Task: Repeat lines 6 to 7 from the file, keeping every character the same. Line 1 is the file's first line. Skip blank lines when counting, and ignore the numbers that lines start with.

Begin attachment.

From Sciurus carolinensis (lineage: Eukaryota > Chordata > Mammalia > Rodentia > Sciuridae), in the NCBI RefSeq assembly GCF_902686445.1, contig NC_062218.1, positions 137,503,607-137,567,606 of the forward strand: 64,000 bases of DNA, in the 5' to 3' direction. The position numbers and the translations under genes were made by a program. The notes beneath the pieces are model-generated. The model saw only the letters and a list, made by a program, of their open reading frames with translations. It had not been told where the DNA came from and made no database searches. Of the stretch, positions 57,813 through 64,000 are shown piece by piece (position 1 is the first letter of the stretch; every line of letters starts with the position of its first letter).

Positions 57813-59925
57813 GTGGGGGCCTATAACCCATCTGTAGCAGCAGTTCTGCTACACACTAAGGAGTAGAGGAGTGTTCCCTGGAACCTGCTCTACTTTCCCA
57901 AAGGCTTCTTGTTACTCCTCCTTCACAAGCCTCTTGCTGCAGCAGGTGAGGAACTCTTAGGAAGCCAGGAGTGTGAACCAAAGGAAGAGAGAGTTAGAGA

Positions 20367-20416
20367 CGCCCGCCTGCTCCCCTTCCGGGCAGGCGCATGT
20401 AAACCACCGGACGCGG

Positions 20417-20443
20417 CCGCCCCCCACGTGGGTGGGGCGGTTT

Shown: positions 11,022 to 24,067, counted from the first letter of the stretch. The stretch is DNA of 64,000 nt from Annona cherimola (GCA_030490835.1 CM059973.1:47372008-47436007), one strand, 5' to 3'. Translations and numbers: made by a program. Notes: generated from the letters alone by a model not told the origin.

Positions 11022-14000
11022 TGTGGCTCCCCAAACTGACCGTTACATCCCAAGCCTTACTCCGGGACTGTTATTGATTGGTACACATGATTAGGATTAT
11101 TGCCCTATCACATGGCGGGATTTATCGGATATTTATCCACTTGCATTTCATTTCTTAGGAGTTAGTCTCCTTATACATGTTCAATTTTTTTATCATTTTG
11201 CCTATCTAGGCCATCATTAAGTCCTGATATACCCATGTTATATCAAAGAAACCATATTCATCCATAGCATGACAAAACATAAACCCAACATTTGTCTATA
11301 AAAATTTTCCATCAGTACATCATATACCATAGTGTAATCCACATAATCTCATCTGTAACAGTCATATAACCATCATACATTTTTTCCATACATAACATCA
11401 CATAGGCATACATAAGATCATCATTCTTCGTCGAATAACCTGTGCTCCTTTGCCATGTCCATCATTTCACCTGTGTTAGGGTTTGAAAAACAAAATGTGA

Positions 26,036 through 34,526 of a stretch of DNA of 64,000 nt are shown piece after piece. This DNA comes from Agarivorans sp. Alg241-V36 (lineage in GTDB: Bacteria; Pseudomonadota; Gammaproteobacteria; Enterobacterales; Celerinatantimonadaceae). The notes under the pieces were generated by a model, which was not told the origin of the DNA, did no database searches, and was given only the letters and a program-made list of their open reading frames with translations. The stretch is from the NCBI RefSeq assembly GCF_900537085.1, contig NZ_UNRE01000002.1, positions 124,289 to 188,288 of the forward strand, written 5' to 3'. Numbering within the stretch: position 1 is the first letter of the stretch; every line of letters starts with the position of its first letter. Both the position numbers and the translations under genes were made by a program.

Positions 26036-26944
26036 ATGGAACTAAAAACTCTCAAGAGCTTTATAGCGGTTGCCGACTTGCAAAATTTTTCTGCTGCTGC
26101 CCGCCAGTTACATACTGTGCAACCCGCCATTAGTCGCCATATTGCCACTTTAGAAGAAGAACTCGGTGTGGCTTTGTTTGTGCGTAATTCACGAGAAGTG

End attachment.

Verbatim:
20367 CGCCCGCCTGCTCCCCTTCCGGGCAGGCGCATGT
20401 AAACCACCGGACGCGG